(Page 2 of 5)
Slowly, as foot-deep mud was scraped from the streets, people began to return, finding their homes in ruins or vanished altogether. They all say that they will never forget the stench. Mercifully, that is gone.
Showing a visitor around her district, parish council member Judy Hoffmeister pauses at her uncle's house, now only a month or two from move-in condition. It is the exception. Her own house, where she lived since 1965 ("This is where I brought my babies home"), is gutted. She has no neighbors. "No one's coming back in this neighborhood," she says. Of the 7,200 people in her district, she guesses that fewer than 500 now live there, mostly in trailers. "There's no life, no nothing."
Before traveling to St. Bernard, visitors are warned to prepare themselves for scenes of destruction. Steeled for the worst, an outsider is ready for the caved-in walls and roofs, the upturned automobiles, the child's wagon marooned atop a house, the yards overrun with chest-high weeds, the debris. Even the shrimp boat that washed up on a residential street—left there deliberately, to help visitors understand the violence of the storm—is not altogether shocking.
As block after block goes by, however, a reality sinks in for which there is no preparing. Even knowing better, the visitor cannot help expecting to turn a corner and come upon the OK part of the parish. As the hours pass and scenes of wreckage accumulate, a feeling between despair and anxiety surfaces, as it sinks in that there is no OK part. Every turned corner reveals more of the same.
Hoffmeister swings north on Volpe Drive. She came here a few weeks after the storm to check on her cousin's house. "I'm riding along, riding along, looking around," she recalls, "and I realize—Oh, my God, the house is gone."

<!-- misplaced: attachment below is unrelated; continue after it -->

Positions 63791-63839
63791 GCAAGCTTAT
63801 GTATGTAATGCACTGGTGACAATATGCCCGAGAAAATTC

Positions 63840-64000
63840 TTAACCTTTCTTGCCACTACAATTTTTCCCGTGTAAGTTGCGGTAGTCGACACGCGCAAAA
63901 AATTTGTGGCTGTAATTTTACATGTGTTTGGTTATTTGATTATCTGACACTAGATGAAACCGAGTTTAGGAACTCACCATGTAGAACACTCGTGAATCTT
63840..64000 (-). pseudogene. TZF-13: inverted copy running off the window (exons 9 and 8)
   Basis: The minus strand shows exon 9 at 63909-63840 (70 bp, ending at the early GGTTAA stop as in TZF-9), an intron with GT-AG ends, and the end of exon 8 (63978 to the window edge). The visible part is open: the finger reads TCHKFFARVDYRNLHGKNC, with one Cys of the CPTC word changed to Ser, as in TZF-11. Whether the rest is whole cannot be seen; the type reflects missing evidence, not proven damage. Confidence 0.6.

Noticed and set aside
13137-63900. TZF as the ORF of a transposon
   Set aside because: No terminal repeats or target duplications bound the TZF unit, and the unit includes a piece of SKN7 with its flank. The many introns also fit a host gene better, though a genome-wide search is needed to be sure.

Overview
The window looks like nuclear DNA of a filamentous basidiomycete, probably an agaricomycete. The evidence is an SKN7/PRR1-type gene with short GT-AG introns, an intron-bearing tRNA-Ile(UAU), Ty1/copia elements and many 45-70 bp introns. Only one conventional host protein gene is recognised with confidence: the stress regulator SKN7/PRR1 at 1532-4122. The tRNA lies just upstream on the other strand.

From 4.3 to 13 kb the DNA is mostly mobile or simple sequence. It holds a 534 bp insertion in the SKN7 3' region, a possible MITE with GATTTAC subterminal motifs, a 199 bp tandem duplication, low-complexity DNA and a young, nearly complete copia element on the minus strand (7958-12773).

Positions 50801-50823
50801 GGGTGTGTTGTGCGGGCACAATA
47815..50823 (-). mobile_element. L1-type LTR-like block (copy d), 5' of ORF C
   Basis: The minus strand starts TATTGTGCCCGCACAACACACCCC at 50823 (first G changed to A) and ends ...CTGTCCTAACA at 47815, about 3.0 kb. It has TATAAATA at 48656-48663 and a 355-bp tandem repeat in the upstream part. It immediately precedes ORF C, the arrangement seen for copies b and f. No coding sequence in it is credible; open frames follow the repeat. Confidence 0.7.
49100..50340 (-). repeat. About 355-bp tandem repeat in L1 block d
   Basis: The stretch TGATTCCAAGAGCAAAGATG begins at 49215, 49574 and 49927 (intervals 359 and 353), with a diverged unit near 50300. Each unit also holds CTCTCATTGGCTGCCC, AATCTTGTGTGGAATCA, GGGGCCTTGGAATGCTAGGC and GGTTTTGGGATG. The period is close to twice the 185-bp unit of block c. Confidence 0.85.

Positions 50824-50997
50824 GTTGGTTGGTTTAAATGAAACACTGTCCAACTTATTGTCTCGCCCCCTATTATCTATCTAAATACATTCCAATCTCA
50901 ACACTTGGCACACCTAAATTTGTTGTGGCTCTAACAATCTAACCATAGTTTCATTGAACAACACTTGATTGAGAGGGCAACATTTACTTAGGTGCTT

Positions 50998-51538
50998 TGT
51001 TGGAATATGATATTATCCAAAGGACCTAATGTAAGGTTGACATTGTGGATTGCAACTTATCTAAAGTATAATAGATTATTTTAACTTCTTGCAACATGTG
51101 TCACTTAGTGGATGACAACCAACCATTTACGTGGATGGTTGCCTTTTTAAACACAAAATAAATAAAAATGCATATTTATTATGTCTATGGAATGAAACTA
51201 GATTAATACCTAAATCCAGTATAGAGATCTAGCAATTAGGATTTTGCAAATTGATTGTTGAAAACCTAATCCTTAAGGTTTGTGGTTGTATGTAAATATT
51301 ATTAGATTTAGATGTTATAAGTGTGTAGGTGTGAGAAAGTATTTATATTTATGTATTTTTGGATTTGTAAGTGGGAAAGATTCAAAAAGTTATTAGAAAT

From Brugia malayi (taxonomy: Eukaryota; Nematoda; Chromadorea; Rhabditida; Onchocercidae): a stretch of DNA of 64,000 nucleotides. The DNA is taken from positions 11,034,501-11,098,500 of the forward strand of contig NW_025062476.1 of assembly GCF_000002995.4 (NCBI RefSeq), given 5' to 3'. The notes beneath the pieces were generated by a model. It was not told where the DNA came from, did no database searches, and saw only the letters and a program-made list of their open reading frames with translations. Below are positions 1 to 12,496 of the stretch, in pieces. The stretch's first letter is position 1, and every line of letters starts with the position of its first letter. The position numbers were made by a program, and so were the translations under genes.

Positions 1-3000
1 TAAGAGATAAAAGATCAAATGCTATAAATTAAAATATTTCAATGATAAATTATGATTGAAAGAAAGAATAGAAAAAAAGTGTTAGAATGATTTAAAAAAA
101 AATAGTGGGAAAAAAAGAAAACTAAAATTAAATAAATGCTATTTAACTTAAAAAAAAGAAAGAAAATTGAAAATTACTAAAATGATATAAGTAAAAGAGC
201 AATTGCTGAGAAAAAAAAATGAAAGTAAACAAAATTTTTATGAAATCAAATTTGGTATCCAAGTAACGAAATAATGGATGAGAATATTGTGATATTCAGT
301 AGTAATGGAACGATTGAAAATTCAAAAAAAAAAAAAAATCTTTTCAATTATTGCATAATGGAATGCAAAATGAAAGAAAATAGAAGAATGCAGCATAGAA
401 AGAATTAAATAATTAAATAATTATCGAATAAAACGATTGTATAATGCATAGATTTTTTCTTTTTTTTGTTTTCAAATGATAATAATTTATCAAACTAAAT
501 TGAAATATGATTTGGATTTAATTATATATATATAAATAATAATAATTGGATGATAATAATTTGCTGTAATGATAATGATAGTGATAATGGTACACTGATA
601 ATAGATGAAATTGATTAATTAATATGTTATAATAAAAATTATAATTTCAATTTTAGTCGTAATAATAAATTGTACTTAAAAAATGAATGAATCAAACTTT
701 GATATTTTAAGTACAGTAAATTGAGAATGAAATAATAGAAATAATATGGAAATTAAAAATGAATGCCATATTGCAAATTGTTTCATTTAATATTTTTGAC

The car slows. "This is the roof," she says. It landed on an adjacent property. As for the house, it is concrete slab, empty except for—well, except for nothing. There is no trace of a house.
"I couldn't even speak to her," says Hoffmeister, whose cousin was waiting on the cellphone when the empty slab came into view. "I just said, 'I can't hear you, I can't hear you.' I couldn't tell her. I just couldn't." She chokes up. "I called her sister and said, 'You call her and tell her.' " Regaining her composure, she drives on. "People are just in despair," she says. "Eleven months and it's still not livable."
Before Katrina, the parish's population was 67,000. Today, parish officials estimate that 20,000 people are present during the day, and 8,000 to 10,000 by night, though many locals say those numbers seem high. The school system, showing heroic pluck, managed to open a school only two and a half months after the storm; enrollment looks to be about 3,000 in the fall, down from 8,800 before the storm but a strong showing. Kids are bringing their parents back. If not for the school, and the haven of normalcy it provided, St. Bernard would not have had a chance.
No one is sure exactly how many businesses are back; Charles Ponstein, a former parish president who heads the local business-redevelopment effort, says about 300 of 1,400 or so enterprises have reopened. A post office is open; banks and cash machines operate out of trailers. Mail delivery resumed only recently, and one of the five McDonald's restaurants is rebuilding. Strip malls are windswept and empty, but a handful of big stores—Home Depot, two auto-parts suppliers, a Walgreens drugstore, a shoe store—are operating, and people are excited to relate that two full-fledged grocery stores will open soon. (Residents currently trek across New Orleans for groceries.) You can now even get your hair cut in St. Bernard.